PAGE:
I arrived just after 2pm during the sound checks to conduct interviews; it is always fun to see the behind the scenes sound checks, watching musicians go through their paces for the main event; much like a sportsman does before their race or match, getting in the zone. We found a quiet spot away from the sound check where I interviewed first Fine Bearman for ten minutes, then Emilia Martensson for another ten minutes. Doors opened for the performances at 3.30pm and the room filled up very quickly indeed with the first performance commencing just after 4pm.


The Elda Trio were first up; comprising of Emilia Martensson from Sweden on vocals, Adriano Adewale from Brazil on drums / percussion and Janez Dovč from Slovenia on accordion and experimental loops.  The Elda Trio are a true representation of the potential of world music, it is also true to say the Elda Trio have a unique sound which I haven’t heard anywhere else.  Over the years we have heard many bands / groups / artists who perform world music and it sounds incredibly clichéd, as if you heard it 127 times before; that’s not the case with the Elda Trio, it is much more than that primarily because their combination is Brazilian rhythms mixed with Swedish and Slovenian folk is so unusual. Add to that Emilia’s vocals in English and sometimes Swedish and that’s the Elda Trio.  The percussion and accordion is also interesting, Adriano played an assortment of instruments on his drum kit, whilst Janez played various effects and doubled up as a bass player through the accordion with electronic loops.  Many of the songs are folk tales including their single called Aleksandrinke, a song about Slovenian women who went to Egypt to become nannies in the 19th century.  This is precisely what Pat Metheny meant when he called jazz a “modern folk music”.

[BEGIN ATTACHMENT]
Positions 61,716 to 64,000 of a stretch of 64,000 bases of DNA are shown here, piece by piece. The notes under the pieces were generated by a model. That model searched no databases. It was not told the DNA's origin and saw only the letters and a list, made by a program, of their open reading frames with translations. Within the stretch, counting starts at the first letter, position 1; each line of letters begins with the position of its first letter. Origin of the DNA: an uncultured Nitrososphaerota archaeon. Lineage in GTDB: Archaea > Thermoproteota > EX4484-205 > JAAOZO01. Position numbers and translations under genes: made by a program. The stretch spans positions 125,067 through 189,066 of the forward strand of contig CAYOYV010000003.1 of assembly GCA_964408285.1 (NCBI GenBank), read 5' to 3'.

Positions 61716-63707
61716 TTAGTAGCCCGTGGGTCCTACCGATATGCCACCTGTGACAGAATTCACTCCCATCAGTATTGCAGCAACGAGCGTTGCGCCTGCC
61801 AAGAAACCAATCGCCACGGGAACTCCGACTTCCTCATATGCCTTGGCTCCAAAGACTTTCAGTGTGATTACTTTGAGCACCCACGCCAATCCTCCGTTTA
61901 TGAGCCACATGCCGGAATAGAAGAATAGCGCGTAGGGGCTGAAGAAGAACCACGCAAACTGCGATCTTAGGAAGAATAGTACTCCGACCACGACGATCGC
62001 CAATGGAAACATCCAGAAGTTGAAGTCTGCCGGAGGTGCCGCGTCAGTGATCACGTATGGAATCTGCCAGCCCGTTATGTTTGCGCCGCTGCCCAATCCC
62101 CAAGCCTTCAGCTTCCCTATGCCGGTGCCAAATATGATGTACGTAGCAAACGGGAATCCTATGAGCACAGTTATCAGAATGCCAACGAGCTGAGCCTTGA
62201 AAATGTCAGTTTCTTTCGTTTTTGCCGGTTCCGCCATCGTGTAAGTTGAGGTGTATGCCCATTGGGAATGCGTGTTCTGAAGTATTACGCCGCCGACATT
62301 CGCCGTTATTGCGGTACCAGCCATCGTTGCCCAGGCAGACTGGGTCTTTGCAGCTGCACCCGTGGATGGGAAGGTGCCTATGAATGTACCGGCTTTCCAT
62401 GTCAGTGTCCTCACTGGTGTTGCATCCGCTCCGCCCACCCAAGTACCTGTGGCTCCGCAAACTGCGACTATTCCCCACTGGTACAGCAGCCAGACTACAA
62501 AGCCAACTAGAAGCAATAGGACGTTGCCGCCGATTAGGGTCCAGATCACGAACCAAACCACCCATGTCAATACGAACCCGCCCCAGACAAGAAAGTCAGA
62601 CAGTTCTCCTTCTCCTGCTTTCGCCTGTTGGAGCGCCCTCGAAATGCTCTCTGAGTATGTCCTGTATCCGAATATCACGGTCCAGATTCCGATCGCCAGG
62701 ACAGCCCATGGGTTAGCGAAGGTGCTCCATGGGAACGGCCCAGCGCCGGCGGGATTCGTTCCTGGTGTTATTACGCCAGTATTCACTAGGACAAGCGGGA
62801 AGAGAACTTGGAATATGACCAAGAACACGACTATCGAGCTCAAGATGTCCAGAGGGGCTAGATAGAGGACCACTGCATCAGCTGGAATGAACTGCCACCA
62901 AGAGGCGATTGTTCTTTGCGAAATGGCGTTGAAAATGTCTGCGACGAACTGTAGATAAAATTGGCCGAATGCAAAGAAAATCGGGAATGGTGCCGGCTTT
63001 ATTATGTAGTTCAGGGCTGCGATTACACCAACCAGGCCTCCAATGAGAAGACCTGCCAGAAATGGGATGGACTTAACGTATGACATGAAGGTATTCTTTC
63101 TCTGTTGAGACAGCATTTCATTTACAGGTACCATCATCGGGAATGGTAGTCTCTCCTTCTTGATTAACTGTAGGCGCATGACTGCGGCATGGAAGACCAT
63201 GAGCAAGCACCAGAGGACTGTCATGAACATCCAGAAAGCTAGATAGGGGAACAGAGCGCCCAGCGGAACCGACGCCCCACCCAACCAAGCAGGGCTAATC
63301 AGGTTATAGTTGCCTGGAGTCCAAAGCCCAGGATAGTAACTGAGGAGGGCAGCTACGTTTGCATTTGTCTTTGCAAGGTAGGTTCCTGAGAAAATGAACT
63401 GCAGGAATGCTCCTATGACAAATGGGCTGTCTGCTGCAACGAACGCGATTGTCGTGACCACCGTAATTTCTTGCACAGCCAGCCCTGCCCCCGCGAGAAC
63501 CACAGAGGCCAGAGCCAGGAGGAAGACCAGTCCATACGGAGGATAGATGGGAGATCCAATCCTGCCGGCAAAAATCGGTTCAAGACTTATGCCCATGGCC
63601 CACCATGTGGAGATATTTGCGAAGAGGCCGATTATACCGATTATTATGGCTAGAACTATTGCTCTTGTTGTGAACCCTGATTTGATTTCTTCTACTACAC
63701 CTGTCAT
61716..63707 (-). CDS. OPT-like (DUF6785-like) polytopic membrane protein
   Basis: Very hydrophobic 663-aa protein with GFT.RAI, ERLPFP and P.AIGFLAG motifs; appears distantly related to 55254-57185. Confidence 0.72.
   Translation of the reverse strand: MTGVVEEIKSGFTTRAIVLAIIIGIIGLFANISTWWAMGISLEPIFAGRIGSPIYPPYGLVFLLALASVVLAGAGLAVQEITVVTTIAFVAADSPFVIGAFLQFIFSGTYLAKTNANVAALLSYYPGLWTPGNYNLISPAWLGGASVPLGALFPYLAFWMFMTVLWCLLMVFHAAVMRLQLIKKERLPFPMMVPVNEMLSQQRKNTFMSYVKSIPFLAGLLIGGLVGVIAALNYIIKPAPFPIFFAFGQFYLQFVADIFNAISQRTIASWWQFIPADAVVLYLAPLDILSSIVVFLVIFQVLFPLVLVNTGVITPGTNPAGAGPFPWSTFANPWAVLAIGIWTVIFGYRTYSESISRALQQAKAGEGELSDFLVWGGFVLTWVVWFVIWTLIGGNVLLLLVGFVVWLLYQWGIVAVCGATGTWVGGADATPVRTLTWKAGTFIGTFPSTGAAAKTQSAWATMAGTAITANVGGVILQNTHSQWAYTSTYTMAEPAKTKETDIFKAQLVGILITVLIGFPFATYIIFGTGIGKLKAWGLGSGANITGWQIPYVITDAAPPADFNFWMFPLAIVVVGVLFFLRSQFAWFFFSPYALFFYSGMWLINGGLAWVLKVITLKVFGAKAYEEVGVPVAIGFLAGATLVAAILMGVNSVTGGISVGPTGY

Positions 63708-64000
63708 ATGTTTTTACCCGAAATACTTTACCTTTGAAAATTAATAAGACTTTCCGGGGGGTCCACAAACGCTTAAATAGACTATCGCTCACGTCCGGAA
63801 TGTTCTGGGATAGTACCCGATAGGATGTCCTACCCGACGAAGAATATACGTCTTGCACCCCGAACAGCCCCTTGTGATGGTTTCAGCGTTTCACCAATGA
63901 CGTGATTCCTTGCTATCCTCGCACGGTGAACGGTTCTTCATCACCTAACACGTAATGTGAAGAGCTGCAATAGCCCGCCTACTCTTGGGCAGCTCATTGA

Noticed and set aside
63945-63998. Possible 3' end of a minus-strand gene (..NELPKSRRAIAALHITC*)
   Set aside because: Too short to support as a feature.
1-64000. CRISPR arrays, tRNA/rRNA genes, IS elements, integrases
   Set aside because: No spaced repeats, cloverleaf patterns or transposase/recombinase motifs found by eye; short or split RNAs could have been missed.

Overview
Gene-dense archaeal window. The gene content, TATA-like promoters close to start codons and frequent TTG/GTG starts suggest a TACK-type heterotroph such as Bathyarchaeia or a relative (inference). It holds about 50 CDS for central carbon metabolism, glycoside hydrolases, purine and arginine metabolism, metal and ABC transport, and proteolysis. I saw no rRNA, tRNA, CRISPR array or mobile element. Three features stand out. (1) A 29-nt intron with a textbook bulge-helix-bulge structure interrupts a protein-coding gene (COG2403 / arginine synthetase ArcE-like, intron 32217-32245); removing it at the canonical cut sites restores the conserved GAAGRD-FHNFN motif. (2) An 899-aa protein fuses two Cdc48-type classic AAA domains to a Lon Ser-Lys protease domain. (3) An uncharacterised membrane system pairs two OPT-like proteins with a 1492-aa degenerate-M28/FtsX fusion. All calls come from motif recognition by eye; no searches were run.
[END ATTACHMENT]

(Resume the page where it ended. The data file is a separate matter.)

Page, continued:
The Elda Trio performed a set of around 75 minutes which was very well received, after which there was a short break to get the stage ready for Fini Bearman and her band who were next up on the set.  Fini’s band comprised a five piece of guitar, bass, drums and keyboards with Fini on vocals, showcasing tunes from her new CD entitled Burn the Boat on Two River Records, a title that definitely grabs the attention!  Fini started off with the title track, an interesting philosophical song (you can hear an explanation on the podcast).  Each song had a story behind it which was well told by Fini and beautifully performed as well.  The set was quite different from the Elda Trio but still superb, Fini Bearman’s music is a mix of folk, pop, jazz with interesting melodies and time shifts going on at the same time, which is a combination I always enjoy if done well. For those who have heard music from the Galician region in Spain, there is an element of that contrast and counterpoint, Fini’s music has all of those elements which make it immediately interesting. With great lyrics and ideas thrown in, this should make her music playable on jazz and non-jazz stations.



Fini’s set lasted just under 80 minutes and the audience were treated to an encore at the end, which Fini used to perform a song that wasn’t on the new record; a nice way to finish the evening.  The audience were treated to three hours of great contrasting music which showcases the best that British jazz has to offer.  It also shows how many different directions the music of jazz has taken and continues to take, reflecting the influences and backgrounds of the performers, but also reflecting the diversity of current British culture, which despite Brexit has a strong European and international influence 😉 which I am sure will continue to be the case for years to come.